Take a deep breath. It’s all going to be okay.
When I started working on mobile apps back in 2005 on Palm devices, we had horrible distribution by today’s standards. There were no integrated payments, no integrated stores. People had to buy your app, download it to their PC, and then copy it to their PDA via a serial cable. And yet, even back then, people made a living at it (although, I never managed to do so).
I don’t make my living from my own apps now, either. I’m not an iOS indie, I’m a consultant/freelancer. I’ve tried being an indie, and I’m not good at it (and I’m one of those weird people that actually likes consulting). But it is possible to make a living from iOS app revenue, because many people I know from my consulting practice have and do.
But let’s think for a minute about where we are before we call the App Store a disaster.
I don’t know exactly how long there have been indie desktop software developers who distributed their software over the Internet. But I know for sure that it’s been more than 20 years. It’s not surprising, at least to me, that it’s a more mature market than mobile apps.
Mobile App Stores have existed for just about 6 years now. During that time, there have been lots of changes. We didn’t have in-app purchases at first. We didn’t have subscriptions until even later and even then, they were only for periodicals at first. One thing we’ve missed that the desktop software world has had for years is good analytics, but that’s supposed to get much better soon. Worse, there’s been much less focus on figuring out what it takes to make a sustainable mobile app business, because the hits kept coming. When it was easier to make money in the store than it is now, there was less incentive to figure out the sustainable part. Now, it’s no longer as easy, so the focus has started to shift.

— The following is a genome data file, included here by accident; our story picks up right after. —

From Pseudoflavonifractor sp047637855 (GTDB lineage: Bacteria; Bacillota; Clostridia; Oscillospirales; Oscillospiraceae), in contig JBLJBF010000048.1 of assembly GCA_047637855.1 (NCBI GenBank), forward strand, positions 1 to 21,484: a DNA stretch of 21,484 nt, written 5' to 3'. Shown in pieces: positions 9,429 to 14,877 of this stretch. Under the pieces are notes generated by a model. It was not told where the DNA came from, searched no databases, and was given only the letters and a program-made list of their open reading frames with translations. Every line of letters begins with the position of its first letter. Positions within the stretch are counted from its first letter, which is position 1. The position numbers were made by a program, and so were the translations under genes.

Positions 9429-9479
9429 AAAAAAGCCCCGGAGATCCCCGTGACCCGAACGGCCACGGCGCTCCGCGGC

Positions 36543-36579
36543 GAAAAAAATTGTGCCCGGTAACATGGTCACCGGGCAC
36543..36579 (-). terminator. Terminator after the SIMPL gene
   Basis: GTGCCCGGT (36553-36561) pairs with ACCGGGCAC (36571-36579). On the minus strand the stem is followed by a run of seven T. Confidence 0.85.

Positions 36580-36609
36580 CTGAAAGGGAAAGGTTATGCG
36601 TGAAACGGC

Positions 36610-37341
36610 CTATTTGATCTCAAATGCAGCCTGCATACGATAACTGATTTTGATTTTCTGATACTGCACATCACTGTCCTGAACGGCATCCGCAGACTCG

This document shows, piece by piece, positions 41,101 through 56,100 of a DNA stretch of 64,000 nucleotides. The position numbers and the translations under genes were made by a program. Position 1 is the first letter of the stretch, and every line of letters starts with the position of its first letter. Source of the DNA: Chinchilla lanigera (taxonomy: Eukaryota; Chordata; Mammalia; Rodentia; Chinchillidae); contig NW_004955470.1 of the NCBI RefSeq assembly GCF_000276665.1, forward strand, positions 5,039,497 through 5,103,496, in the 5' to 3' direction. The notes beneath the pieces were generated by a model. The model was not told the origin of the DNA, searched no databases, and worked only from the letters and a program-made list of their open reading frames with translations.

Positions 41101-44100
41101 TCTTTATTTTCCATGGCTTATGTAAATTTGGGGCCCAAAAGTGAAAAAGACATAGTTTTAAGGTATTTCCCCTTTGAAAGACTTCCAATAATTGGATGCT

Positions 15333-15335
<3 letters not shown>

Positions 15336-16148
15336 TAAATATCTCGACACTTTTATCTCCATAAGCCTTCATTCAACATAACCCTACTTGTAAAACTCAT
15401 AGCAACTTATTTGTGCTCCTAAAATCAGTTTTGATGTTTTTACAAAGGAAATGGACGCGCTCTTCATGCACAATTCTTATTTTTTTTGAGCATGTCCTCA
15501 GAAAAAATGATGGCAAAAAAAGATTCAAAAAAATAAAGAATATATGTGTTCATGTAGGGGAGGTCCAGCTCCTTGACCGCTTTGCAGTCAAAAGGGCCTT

But we as mobile app developers have easier access to more customers than ever before in the history of software, and it’s never been less effort for a customer to give us their money. Yes, customers are fickle, but they’ve always been. Yes, there’s been a race to the bottom in app pricing, but that’s true in many parts of our economy now (welcome to Globalization). Yes, Apple could do more to try to set expectations of what apps are worth. But the sky is not falling and the end is not nigh.
I’m confident that as the market matures we’ll find more paths to sustainable indie mobile app businesses, and we’ll build a community around it the way that the Software-as-a-Service people have. It’s not going to happen tomorrow. But it will happen.
TL;DR - Some old guy says back in his day he had to walk up hill both ways to sell software online and we should be grateful we have it so easy - and we should stay off his lawn.